24 A(N,N)E – suitably fiendish wordplay for the author of The Vampire Chronicles (Anne Rice). It’s PEAS without the sides reversed around the first letters of “nuts now” (the sometimes convention of “bits of” for first letters). Phew!
21 SCORER – Camus was, of course, a noted goalkeeper who sometimes did a bit of writing

7 comments on “TLS 1184 by Talos – Goodbye to All This?”

  1. 16D Starts with a fairly easy O for “old”, but then … there’s one of those “surname looking like a forename” things that somehow seem more common in the TLS – Etta James, a singer who makes a change from Henry in this bit of trickery. She isn’t on my iPod but won 6 Grammies. The O,ETTA combo “blocks in” PER = “a” – easy when seen but well-hidden.

    If there are free subs coming, no-one told me. So I believe it is farewell to the four musketeers, and in particular to one of the most entertaining blog writers I ever managed to recruit for TftT.

    1. Aw, thanks.

      As for O,PER,ETTA, I wasn’t even close. I fell into the forename assumption, and I was thinking the ‘blocks in’ meant a subtraction of ‘in’, so spent a long time vainly Googling James Pinerett / Perinett / Peretint, you name it. With tougher checkers that would have been a brute.

  2. Yes we’ve been orphaned and it’s annoying not to be able to go back and look, so thank you for putting up the handwritten grid Sotira – a nice touch. I got Etta James (finally) because she turns up regularly in the NY Times puzzles, but had absolutely no idea what was going on with Anne Rice – although this being the TLS I did think it must be something to do with the vampire author.

    I told Vinyl that these last 3 blogs would be a bit like chickens without their heads but it was nice to see yours for auld lang syne.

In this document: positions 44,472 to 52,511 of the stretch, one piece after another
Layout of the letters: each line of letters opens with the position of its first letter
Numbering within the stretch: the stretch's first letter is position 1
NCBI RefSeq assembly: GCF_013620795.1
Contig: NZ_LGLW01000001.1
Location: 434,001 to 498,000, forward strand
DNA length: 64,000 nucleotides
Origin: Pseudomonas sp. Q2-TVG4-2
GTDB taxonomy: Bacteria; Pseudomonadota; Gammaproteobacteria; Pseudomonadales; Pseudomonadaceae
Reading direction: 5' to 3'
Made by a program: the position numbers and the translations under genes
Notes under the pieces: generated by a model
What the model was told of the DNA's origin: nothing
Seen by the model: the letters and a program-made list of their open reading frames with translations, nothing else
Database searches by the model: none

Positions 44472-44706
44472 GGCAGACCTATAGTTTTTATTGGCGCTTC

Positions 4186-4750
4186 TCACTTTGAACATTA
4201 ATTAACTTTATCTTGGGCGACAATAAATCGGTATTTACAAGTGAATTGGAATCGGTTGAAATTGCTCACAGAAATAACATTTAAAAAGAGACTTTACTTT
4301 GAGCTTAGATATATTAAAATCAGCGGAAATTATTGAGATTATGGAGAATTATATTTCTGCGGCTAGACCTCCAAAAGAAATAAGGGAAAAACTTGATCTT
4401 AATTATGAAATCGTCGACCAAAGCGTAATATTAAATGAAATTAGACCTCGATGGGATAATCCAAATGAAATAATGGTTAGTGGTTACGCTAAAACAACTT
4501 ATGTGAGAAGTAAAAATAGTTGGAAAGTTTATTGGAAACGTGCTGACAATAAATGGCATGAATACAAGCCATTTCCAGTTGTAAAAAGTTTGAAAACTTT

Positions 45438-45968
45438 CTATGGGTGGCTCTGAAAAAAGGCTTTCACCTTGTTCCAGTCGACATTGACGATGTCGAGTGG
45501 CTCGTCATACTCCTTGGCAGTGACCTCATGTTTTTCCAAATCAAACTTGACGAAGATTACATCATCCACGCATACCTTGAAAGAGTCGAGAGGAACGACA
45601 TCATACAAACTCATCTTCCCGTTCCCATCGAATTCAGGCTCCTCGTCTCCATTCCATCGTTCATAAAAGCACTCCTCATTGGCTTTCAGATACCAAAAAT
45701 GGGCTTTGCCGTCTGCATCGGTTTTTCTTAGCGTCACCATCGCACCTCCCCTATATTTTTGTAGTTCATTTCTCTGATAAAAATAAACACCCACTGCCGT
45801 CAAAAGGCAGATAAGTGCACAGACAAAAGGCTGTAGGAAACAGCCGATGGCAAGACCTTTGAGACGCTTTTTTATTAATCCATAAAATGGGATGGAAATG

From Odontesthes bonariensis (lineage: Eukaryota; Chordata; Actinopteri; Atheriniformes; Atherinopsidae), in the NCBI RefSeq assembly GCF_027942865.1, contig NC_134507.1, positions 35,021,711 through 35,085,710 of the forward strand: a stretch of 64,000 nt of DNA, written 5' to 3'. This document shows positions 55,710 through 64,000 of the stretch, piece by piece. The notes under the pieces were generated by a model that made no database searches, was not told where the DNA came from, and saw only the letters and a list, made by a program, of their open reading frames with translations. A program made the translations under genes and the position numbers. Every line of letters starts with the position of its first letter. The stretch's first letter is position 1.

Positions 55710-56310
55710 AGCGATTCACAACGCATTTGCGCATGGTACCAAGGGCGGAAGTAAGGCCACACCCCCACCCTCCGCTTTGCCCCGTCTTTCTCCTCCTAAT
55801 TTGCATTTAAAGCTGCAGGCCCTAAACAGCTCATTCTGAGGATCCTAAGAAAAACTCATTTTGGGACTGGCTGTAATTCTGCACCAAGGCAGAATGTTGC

3. I haven’t been doing the TLS for more than a year or two, but I have grown to like it and I am really going to miss it… thank you so much setters, and bloggers for some fine blogs
  4. As another recent convert to the TLS puzzle, I too am saddened to know that the blogs will soon be coming to an end. I enjoy the challenge of these puzzles, they stretch my literary GK to its limits (it’s wonderful when some long forgotten book or poet arises unbidden from the depths with an Aha! moment) and force me to improve at deriving unknowns entirely from word play, which I think has improved my ability to solve the regular Times cryptic. Beyond the pleasure that I get from the puzzles is the wit, enlightenment and lightly worn erudition of the bloggers. It is rare for me to complete the grid with everything parsed and all allusions and references understood. Even using aids to complete can still sometimes leave me scratching my head. It’s going to be a Brave New World trying to understand it all on me tod, even with a correct solution in one hand and Google in the other. This puzzle for example “Anne” was beyond me, even with the checkers. I just couldn’t see what was going on. I bunged in “operetta” because it had to be but parsed post solve, only alighting upon Etta James after Google had confirmed that Pere James, James Pere and James Rett were not, in fact, significant musical James’s. I had to look up 18ac, the second word of 4dn and 27ac. I knew the Trainspotting references, remembered the JR, sorry, LP Hartley quote and much else was either within the limits of my GK or at least not so far outside of it as not to be a relatively educated guess away. I’m sad for the setters that they will no longer have their hard work so expertly recognised and appreciated in this forum. Thank you blogger. Thank you setter.
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  6. Oh no, does this mean you wonderful TLS crossword puzzle solvers will no longer be blogging here? I am a longtime TLS Literary Crossword addict who found she was lost when the new crossword setters took over, with more clever wordplay and fewer literary clues. I found this site and have been both instructed and entertained by your blogs – please set up a facebook page or similar site where I can still go for erudite and amusing help! Thank you for all your posts up until now, and best wishes,
    Jodie the retired Librarian